Microsoft’s Brad Smith meets with Chancellor and CMA, after saying the Activision block discourages investment in UK
Microsoft is meeting UK officials after it seeks to resolve the British decision to block the proposed $68.7 billion acquisition of gaming publisher Activision Blizzard.
Reuters reported that Microsoft President Brad Smith met with the UK’s Chancellor Jeremy Hunt in London for talks – a government source said, without giving details.
Relationships between the UK and Microsoft came under strain in April after Microsoft reacted furiously to the decision by the Competition and Markets Authority to block Redmond’s acquisition of the gaming publisher.
Indeed, in the war of words following the decision, Microsoft argued that the CMA’s decision was a sign that the UK was “clearly closed for business”, and added the CMA’s move “discourages technology innovation and investment” in the UK.
At the time Brad Smith told the BBC that the CMA block was “bad for Britain” and marked Microsoft’s “darkest day” in its four decades of working in the country.
He also said “people’s confidence in technology the UK has been severely shaken. There’s a clear message here – the European Union is a more attractive place to start a business than the United Kingdom.”
In the fallout last month, Microsoft appealed against the CMA ruling.
The appeal is due to be heard next month, with a verdict likely in August or September.
Meanwhile the chief executive of the UK’s CMA appeared before a Parliamentary panel last month to defend the Microsoft-Activision decision to Parliament, and said agency was not seeking to foster ‘hostile environment’.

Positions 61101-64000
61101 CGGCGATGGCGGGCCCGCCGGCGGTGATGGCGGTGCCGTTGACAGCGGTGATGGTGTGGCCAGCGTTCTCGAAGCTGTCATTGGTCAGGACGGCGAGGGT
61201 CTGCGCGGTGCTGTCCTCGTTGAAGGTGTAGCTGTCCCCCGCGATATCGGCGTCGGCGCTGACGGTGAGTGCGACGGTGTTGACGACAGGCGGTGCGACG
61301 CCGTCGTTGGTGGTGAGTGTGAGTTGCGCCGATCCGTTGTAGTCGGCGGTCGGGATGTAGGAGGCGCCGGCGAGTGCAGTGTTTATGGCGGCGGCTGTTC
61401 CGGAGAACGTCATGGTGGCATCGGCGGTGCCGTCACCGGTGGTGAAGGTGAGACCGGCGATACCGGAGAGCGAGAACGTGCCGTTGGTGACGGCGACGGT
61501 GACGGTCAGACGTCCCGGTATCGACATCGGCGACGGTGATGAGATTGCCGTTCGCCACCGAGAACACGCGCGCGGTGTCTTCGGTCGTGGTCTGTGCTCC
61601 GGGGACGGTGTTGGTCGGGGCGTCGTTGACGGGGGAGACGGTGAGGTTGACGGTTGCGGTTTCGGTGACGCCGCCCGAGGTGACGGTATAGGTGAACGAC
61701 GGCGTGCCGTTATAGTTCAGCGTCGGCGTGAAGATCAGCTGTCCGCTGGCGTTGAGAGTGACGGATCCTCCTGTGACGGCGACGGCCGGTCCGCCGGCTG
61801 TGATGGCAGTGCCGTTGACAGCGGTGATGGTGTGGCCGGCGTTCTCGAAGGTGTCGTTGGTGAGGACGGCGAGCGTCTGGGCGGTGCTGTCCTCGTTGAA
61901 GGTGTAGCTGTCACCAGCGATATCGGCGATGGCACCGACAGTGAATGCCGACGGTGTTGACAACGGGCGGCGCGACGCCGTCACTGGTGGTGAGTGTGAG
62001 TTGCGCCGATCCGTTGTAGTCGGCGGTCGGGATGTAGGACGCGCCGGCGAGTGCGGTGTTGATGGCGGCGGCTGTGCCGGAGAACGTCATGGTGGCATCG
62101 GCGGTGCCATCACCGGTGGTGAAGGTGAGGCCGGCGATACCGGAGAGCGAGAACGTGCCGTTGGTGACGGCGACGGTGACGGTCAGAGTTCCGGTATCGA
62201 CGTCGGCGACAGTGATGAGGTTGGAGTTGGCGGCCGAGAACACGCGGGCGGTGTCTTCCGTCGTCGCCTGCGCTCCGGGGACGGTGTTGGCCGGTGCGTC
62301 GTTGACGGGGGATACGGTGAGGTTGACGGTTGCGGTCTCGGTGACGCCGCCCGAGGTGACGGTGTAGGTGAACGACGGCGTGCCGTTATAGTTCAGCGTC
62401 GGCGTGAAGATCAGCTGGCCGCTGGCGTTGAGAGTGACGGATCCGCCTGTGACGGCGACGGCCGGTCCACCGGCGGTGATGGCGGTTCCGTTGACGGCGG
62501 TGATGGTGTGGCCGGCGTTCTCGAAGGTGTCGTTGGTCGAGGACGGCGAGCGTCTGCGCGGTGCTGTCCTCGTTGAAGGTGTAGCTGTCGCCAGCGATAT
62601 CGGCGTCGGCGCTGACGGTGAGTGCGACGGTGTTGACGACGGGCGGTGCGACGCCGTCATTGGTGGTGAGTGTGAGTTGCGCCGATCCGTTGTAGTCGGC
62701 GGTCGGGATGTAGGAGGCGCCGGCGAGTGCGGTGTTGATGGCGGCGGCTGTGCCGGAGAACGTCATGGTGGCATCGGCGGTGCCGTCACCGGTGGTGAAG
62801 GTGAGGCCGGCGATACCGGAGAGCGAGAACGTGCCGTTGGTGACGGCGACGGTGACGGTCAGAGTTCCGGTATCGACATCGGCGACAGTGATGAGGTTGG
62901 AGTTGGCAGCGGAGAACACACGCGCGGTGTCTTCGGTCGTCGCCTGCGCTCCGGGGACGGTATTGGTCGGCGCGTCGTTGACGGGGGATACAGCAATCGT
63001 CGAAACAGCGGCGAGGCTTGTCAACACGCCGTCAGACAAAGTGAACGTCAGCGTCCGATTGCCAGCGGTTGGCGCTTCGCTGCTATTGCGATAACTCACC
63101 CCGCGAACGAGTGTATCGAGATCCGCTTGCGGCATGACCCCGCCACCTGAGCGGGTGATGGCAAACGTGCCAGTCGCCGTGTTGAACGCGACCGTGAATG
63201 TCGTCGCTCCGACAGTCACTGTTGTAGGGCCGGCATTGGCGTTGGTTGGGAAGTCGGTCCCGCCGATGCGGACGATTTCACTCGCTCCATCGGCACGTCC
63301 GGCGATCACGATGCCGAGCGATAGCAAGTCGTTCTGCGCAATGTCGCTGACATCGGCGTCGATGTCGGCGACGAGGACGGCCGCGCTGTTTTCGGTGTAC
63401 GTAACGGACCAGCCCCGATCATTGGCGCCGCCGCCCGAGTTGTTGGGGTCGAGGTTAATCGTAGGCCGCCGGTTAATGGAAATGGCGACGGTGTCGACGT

Now Reuters has reported that Brad Smith, met Chancellor Jeremy Hunt for talks.
Meanwhile Smith reportedly told the techUK Tech Policy Leadership conference he was hopeful the outcome could change, adding: “I’m in search of solutions.”
“If regulators have concerns we want to address them,” Smith was quoted as saying. “If there are problems, we want to solve them. If the UK wants to impose regulatory requirements that go beyond those in the EU, we want to find ways to fulfil them.”
Smith is also scheduled to meet officials from the Competition and Markets Authority (CMA) during his visit to London this week, according to reports.
He said he had always been “bullish on the United Kingdom as a great place to live, to learn, to build.”
Last month the European Commission approved the deal, saying Microsoft’s proposed remedies had allayed its competition concerns.
It is also reported that the acquisition has received the green light in China, although Activision Blizzard games in that nation are said to be offline due to a break up with its Chinese publishing partner.
Meanwhile the US FTC is also suing to block the acquisition.
The US FTC trial has been set for early August this year, with Microsoft appealing against the FTC lawsuit, saying it would suppress competition.